In this brave new world where streaming media from the likes of Netflix, Vudu, and Hulu have virtually eliminated video rental stores and threaten to carry away our beloved reference-qualty Blu-rays on a river of rushing bits, the notion of "internet access" takes on new meaning. The capacity of the data pipeline running into our homes affects both the quality and quantity of the video content we can download, not to mention our ability to upload, store, and share our personal media in the Cloud.
And on this front, I'm afraid all is not well in Streamville...
Take a deep breath and inhale that acrid air, my friends. No, it's not the wildfires burning out west this season, but the stench of fuming Netflix customers as they cancel their subscriptions in droves following the announcement Tuesday of a startling 60% rate hike for the company's popular streaming/DVD combo plan.
Like most Home Theater readers, I’ve known SRS Labs primarily as the company that does virtual surround sound and other audio solutions for HDTVs and soundbars—features largely dismissed by serious enthusiasts as lightweight hocus-pocus. So it was with some skepticism that, back in March, I rolled into the firm’s Santa Ana, California, headquarters for a private demo of some new surround sound technology.
It’s a given that most readers of Home Theater are that guy—the one friends and family call when they need a new HDTV. But it doesn’t stop there. Because after your 82-year-old grandmother finally tosses out that old Sylvania console and buys a 52-inch LCD on your expert recommendation, you still have to help with the picture settings. We can’t have nana blowing out her sensitive retinas on the factory torch mode, now can we? Oh, what those eyes have seen...
If you're shopping for an HDTV this weekend, you might find yourself battle-scarred by a war you didn't even know was happening. Anyone considering a set with 3D compatibilitywhich now comes along for the ride in most better flat panels will be forced to choose between one that comes with either active-shutter or passive 3D technology. The key proponents of active-shutter 3D are Samsung, Panasonic, and Sony. Leading the charge for the more recently introduced passive technology are Toshiba, Vizio, and LG (which developed the passive home 3D system being used by the others). Although both types will play back the same 3D Blu-ray Discs and broadcasts, the glasses and the resulting 3D image are different. Here are some facts to help you sort things out.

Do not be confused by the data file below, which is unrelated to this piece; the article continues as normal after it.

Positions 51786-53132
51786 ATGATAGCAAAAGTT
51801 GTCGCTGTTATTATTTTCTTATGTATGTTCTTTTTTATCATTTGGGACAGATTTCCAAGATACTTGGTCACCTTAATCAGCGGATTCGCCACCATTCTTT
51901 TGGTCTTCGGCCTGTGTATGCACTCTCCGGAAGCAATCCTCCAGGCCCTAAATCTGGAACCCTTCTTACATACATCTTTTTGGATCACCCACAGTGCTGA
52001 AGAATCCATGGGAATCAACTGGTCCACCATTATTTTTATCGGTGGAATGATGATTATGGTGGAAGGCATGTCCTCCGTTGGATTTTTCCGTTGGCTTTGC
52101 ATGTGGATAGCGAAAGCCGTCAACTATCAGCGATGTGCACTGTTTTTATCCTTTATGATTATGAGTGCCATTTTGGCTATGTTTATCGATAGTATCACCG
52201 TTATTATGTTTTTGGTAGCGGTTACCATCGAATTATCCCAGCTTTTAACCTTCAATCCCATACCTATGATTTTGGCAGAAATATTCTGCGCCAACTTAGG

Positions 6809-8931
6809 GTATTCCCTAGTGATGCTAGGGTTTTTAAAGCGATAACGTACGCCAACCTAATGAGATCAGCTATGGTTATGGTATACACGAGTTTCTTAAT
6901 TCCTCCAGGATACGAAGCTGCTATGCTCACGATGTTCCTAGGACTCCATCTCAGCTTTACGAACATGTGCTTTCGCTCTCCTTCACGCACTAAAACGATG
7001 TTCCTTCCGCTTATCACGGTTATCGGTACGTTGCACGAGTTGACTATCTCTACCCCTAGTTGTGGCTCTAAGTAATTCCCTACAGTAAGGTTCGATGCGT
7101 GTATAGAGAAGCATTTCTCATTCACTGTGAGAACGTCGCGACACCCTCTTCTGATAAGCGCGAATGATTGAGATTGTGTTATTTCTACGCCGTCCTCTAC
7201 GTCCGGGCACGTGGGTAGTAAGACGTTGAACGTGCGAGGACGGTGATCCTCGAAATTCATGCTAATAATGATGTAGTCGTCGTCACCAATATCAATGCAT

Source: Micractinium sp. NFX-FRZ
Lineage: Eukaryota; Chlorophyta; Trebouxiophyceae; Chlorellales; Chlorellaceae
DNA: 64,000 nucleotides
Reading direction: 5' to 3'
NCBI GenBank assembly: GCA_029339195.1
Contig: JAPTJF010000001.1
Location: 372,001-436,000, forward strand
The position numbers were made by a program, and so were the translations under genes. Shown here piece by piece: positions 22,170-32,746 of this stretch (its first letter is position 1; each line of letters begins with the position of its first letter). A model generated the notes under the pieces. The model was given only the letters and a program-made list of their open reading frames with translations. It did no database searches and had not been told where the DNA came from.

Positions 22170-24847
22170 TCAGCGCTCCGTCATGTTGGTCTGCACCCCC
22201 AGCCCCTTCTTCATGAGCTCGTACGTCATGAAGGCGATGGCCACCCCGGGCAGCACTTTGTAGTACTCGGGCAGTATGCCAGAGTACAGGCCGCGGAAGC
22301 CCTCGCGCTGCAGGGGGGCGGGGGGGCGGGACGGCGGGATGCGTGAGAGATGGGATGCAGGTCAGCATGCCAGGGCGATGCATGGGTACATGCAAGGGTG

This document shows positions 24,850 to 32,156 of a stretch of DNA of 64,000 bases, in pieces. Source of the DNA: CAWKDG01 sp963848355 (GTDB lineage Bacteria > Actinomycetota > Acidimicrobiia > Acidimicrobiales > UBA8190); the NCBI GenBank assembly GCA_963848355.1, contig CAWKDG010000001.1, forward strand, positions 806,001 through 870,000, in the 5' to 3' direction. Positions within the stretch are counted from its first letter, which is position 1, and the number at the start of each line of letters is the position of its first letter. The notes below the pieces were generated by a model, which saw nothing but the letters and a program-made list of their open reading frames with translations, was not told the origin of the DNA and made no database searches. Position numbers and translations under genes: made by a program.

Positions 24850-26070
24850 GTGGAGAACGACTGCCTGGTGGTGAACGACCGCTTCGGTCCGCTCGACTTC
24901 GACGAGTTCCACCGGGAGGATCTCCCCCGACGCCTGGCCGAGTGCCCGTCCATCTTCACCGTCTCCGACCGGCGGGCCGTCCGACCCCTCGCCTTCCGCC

Successful streaming is about making the right connection.
If you’ve just read “Streaming for the Masses”, you’ve got some idea of the range of hardware that lets you stream video and music from the Internet to your home entertainment system. The primary options include HDTVs, Blu-ray players, A/V receivers, game consoles, and various DVRs and dedicated streaming appliances. To some extent, it does matter which you choose, both in terms of the content you can access and your ability to connect it for the best picture or sound quality.
I took the invitation a while back to visit the Panasonic Hollywood Laboratory in Los Angeles, where the company introduced its 3D Innovation Center to members of the press. PHL is a research and mastering center where Panasonic works with filmmakers on new camera, editing, encoding and playback technologies.